Advice on Coping with the Holidays, from an Obesity Expert

By , SparkPeople Blogger
Editor's Note: This summer we interviewed renowned obesity expert Dr. Martin Binks, and, due to the overwhelming popularity of that post, he has agreed to contribute regular guest posts to the dailySpark. We're thrilled to have him!

NEW: Dr. Binks shared a video on this same subject!

By Dr. Martin Binks

So the holidays have arrived with all the promise of Norman Rockwell-like family celebrations, joy, good cheer, gift giving and spectacular feasts and festivities – maybe. At this time of celebration our expectations are often quite high and our responsibilities and schedules seem to grow exponentially. On top of all the normal day-to-day things like going to work (or in light of our current economy, looking for a job), getting the kids to school and extracurricular activities, and basically living our already full lives, we find ourselves juggling budgets to buy gifts, attending extra family and work-related social events, decorating, cooking--and the list goes on and on. Then if we do all this successfully, we are blessed with the actual holiday, where people you may only socialize with or even see once a year come and judge your party-giving skills, your cooking and the quality of the crystal ball reading you were required to do to find the "perfect gift." In all of this commotion it’s often too easy to forget that self-care is still important. In fact "me time" is often last on the list and frequently postponed until January.

Now don’t get me wrong, I love the holiday season and truly believe it can be a wonderful, rewarding and fun time provided we approach it in the right way and don’t get overwhelmed. Through my work with patients and families I have come to understand some ways that this stressful time of year can remain joyous. I would like to share some general perspectives that seem to have helped folks with whom I work. I will also be reminding you of some core skills that can make coping with and even enjoying this season a little easier by allowing you to focus on realistic self-care goals during this busy season.
  1. Holidays are not a season; they are a series of discrete events of varied duration interspersed with periods of preparation/aftermath but also with periods of holiday-free time. What do I mean by that? All too often, in terms of self-care things like diet, exercise, stress management and finding time to take care of ourselves are relegated to "after the holidays." The result being a period of about 2 months (from before Thanksgiving until after New Years) where we let ourselves go and backslide on our health goals. Instead of doing this, consider containing the individual events to a reasonable and accurate timeframe. Whether it's a holiday party, a visit with friends, shopping, or the holiday event itself, each needs to have a clear beginning and end (a few hours, a half day, or a couple days) after which you return "to normal" so that during the hours or days in between you do what’s best for you and your health.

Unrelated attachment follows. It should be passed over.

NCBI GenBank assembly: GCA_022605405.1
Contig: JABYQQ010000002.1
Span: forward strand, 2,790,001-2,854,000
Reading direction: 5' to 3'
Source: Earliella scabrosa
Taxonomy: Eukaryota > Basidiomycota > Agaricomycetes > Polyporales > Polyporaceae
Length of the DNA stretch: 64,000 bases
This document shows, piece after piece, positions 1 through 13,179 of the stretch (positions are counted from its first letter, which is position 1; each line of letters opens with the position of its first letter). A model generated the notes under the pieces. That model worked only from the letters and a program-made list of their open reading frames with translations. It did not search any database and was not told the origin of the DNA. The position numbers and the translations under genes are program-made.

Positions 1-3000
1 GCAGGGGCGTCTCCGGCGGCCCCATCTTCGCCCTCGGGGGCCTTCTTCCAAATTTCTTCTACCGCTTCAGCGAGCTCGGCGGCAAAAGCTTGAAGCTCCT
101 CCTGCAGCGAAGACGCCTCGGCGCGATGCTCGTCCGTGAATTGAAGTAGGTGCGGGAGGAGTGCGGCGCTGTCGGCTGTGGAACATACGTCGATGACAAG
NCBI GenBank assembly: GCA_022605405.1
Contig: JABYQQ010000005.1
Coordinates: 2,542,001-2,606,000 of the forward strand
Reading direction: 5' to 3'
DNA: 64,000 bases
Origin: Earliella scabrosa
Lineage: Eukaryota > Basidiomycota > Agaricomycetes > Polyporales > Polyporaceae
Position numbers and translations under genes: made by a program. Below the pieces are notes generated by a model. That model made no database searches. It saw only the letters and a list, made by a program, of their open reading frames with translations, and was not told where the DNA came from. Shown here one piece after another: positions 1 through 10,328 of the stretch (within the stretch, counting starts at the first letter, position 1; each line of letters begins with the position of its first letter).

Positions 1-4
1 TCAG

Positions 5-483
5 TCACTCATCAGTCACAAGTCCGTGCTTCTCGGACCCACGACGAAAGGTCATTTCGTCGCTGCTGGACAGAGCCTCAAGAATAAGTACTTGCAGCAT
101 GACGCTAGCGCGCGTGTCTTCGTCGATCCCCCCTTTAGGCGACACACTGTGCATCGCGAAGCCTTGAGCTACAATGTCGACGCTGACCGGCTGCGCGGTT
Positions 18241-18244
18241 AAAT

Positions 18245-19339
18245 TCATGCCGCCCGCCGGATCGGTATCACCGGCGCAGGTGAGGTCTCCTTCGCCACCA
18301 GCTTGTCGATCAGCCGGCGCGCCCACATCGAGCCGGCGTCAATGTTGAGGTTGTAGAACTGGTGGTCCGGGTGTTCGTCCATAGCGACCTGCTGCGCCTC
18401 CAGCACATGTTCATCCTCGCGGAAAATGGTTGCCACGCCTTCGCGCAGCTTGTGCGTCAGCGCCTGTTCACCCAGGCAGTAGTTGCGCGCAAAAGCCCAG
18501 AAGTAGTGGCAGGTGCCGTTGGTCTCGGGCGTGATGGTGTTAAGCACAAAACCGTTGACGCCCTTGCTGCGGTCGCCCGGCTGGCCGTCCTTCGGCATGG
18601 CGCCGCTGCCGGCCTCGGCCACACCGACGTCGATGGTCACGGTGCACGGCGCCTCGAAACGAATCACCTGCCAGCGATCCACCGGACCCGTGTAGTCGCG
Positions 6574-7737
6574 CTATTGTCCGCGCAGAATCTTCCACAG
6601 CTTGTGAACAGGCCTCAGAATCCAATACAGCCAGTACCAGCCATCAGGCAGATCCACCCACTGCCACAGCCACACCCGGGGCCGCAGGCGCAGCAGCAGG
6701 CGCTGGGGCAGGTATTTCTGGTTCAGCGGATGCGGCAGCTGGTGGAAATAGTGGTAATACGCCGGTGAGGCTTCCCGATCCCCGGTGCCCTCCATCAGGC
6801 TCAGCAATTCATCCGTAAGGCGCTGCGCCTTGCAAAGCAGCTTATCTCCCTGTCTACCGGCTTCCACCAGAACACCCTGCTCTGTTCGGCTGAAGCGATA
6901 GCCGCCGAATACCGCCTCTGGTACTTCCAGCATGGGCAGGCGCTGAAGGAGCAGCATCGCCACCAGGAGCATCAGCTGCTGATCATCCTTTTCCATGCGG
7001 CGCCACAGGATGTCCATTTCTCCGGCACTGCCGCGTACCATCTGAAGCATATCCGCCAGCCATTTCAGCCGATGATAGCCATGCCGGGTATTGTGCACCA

2. Don’t make a single holiday event into an all-day healthy eating and exercise hiatus. So let’s say you have a holiday party tonight. All too often on holidays folks forget that if you eat a little less (but don’t starve yourself) during the day and be sure to get your exercise, you will benefit both in terms of overall calorie balance for the day but also psychologically you will feel more in control and better prepared to stay with your plan in the days that follow. So the extra calories you might take in at that one event don’t to build to being several days of feeling "off your plan." Do this for each "discrete event" throughout the holidays and you won’t have a 10 pound mountain to overcome in January.
  3. It’s OK to be frustrated. So many times I hear people beating themselves (or friends and family members) up over the fact that every minute of every event was not perfect, joyous and without disagreement. Think about it, at the height of one of the busiest times of the year, with all the pressure to make things perfect, we then throw groups of people together and expect them to get along perfectly. Not going to happen. Families and friends sometimes disagree, often we all act in ways that might get on people’s nerves – why would the holidays be any different? So think about how to minimize conflict by maximizing your acceptance of other people. More often than not if you try not to take things too personally you will be happier and your friends and family will too.
  4. Take time for yourself. Face it, we all do better if we have some quiet time just for ourselves but that is usually the first thing to go when we are busy. Interestingly if you do take that time to recharge, other things seem to be handled more easily, day to day challenges seem less stressful and life seems a little less overwhelming. This is true every day including during the holiday season. So whether it’s taking an hour for a relaxing bath, reading or fitting in some exercise, down time rejuvenates and makes life easier to handle.
In addition to the tips and strategies above, there are a couple core self-care skills that you can apply during the holidays to improve the quality of your life.

Fight negative thinking.